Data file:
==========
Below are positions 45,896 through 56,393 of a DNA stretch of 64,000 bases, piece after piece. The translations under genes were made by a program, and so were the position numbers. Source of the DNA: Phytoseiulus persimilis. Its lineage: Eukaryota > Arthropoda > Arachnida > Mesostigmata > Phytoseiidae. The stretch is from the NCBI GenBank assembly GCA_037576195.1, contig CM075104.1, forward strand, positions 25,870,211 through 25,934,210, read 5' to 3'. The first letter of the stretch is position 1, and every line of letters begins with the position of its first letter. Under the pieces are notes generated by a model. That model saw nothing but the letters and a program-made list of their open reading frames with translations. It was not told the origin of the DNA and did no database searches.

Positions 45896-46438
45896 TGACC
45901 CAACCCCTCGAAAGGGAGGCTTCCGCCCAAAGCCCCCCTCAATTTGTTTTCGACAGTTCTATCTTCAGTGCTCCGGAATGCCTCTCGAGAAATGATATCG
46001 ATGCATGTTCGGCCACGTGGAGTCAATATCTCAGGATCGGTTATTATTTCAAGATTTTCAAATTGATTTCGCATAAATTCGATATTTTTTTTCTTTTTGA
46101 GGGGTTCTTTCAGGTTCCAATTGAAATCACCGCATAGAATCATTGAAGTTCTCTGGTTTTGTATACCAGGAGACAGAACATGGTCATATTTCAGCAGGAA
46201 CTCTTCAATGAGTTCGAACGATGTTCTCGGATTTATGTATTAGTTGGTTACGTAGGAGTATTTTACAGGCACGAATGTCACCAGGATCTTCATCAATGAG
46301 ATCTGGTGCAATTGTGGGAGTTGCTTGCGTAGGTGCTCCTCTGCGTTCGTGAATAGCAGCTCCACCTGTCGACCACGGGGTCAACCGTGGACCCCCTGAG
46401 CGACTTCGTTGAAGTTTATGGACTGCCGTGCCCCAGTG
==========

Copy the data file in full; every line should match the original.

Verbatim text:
Below are positions 45,896 through 56,393 of a DNA stretch of 64,000 bases, piece after piece. The translations under genes were made by a program, and so were the position numbers. Source of the DNA: Phytoseiulus persimilis. Its lineage: Eukaryota > Arthropoda > Arachnida > Mesostigmata > Phytoseiidae. The stretch is from the NCBI GenBank assembly GCA_037576195.1, contig CM075104.1, forward strand, positions 25,870,211 through 25,934,210, read 5' to 3'. The first letter of the stretch is position 1, and every line of letters begins with the position of its first letter. Under the pieces are notes generated by a model. That model saw nothing but the letters and a program-made list of their open reading frames with translations. It was not told the origin of the DNA and did no database searches.

Positions 45896-46438
45896 TGACC
45901 CAACCCCTCGAAAGGGAGGCTTCCGCCCAAAGCCCCCCTCAATTTGTTTTCGACAGTTCTATCTTCAGTGCTCCGGAATGCCTCTCGAGAAATGATATCG
46001 ATGCATGTTCGGCCACGTGGAGTCAATATCTCAGGATCGGTTATTATTTCAAGATTTTCAAATTGATTTCGCATAAATTCGATATTTTTTTTCTTTTTGA
46101 GGGGTTCTTTCAGGTTCCAATTGAAATCACCGCATAGAATCATTGAAGTTCTCTGGTTTTGTATACCAGGAGACAGAACATGGTCATATTTCAGCAGGAA
46201 CTCTTCAATGAGTTCGAACGATGTTCTCGGATTTATGTATTAGTTGGTTACGTAGGAGTATTTTACAGGCACGAATGTCACCAGGATCTTCATCAATGAG
46301 ATCTGGTGCAATTGTGGGAGTTGCTTGCGTAGGTGCTCCTCTGCGTTCGTGAATAGCAGCTCCACCTGTCGACCACGGGGTCAACCGTGGACCCCCTGAG
46401 CGACTTCGTTGAAGTTTATGGACTGCCGTGCCCCAGTG